Fill a tall glass with ice and pour in the lemon soda. Pour 1.5 ounces of beet-infused gin over the top — do not stir, but leave it layered. Garnish with lemon, fresh herbs, or a slice of watermelon radish (optional). Drink up.


The Friday Tipple: Stormy Margarita

It’s Friday the 13th, Boozers. We’re not superstitious but a stiff drink on this gloomy winter day would certainly be most welcome. Our thoughts naturally turned to a Dark and Stormy, which is truly a season-less cocktail, but then we came across a rum punch recipe from Padma Lakshmi, the goddess of Top Chef, when she also commented about a salted lime juice popular in India. The rest, they say, is history.

The base of our Stormy Margarita is a lime-ginger soda that we quickly whipped up and topped off quite simply with a big shot of Gosling’s 151, a lovely dark rum that matches our mood. Astonshingly, the first sip seems to help the skies to clear, and, by the time you drain the last drop, you’ll be dancing across the rooftops in joyous abandon. Or singin’ in the rain.

There’s nothing like a stormy drink to put a little pep in your step. Dust off those tap shoes, Boozers.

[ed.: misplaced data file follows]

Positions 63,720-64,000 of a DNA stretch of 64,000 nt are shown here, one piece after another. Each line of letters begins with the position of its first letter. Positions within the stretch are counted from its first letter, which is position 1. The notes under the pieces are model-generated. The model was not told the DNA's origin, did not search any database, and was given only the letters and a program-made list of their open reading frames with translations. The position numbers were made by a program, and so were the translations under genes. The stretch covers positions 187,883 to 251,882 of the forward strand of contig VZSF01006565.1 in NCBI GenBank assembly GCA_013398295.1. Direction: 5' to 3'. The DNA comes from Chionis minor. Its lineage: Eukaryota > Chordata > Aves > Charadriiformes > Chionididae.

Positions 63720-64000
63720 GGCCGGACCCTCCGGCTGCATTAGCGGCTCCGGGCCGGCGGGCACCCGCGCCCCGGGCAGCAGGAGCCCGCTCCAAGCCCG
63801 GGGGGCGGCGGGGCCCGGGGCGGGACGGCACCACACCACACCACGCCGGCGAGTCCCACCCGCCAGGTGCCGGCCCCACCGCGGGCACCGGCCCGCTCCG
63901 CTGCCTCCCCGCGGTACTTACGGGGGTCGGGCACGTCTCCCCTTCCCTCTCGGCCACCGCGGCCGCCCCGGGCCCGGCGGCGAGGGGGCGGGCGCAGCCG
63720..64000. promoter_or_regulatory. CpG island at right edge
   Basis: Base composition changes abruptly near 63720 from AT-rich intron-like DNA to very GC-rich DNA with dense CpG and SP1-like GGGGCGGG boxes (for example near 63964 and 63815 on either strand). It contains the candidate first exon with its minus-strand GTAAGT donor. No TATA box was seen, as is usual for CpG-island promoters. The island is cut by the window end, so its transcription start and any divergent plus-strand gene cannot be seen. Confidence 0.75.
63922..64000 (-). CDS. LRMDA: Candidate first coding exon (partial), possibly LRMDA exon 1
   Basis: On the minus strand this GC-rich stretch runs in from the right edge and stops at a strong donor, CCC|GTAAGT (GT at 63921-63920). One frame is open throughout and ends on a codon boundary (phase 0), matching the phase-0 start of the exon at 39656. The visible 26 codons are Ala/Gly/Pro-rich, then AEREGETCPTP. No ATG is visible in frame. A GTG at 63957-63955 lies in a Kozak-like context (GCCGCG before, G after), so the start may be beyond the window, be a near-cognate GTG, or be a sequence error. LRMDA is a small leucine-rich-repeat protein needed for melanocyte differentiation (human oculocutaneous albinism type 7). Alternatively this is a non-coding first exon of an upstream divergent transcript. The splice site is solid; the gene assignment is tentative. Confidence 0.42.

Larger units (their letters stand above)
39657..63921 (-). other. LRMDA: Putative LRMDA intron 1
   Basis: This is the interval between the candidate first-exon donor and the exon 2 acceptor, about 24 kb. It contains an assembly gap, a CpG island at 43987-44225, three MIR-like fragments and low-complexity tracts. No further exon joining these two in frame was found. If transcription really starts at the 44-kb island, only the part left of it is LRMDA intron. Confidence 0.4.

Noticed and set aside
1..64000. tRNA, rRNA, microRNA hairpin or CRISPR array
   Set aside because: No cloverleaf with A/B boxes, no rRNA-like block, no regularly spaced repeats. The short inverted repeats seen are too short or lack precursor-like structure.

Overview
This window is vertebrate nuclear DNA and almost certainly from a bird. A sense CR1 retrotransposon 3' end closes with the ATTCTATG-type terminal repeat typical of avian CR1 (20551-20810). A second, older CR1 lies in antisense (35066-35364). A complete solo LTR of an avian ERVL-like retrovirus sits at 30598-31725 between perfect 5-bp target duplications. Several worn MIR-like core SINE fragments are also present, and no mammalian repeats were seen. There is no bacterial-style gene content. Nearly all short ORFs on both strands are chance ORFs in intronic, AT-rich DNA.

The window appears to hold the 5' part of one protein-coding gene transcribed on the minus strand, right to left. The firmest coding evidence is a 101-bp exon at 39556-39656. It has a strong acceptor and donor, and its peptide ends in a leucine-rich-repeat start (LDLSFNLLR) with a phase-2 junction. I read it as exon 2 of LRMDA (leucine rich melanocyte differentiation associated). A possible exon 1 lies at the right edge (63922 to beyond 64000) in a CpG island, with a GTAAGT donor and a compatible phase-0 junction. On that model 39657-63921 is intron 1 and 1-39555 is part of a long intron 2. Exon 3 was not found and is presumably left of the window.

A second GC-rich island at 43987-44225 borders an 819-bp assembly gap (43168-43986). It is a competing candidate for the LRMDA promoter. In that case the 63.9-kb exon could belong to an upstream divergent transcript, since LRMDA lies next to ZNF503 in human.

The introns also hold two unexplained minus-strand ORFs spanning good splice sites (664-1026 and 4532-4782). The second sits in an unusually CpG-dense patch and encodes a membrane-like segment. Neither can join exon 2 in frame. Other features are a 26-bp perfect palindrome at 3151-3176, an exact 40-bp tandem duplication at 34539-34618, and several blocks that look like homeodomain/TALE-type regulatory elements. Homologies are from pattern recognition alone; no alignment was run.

Stormy Margarita

Fresh ginger and lime are key to the bold flavors of this drink. We made our soda with a slug of Stone’s Ginger Wine, which adds complexity, but we also think it would work well with a splash of dry sherry. We also used light agave nectar, because it is not cloyingly sweet, but you could substitute sugar or honey to taste.

1 fresh lime, juiced

1/2 tsp. fresh ginger, grated

1 ounce Stone’s Ginger Wine (or dry sherry)

1 tablespoon light agave nectar (adjust to your taste)

large pinch of Kosher salt

1/4 cup club soda

2 ounces Gosling’s 151 Black Seal Rum

lime wheel for garnish

Place first five ingredients in a cocktail shaker and let sit for 10 minutes, then add ice and shake vigorously. Add club soda and swirl to combine, then strain into a glass over ice (this step removes some of the grated ginger so it doesn’t get caught in your teeth, but still leaves a strong ginger essence). Carefully pour rum over the top and garnish with lime. Cheers!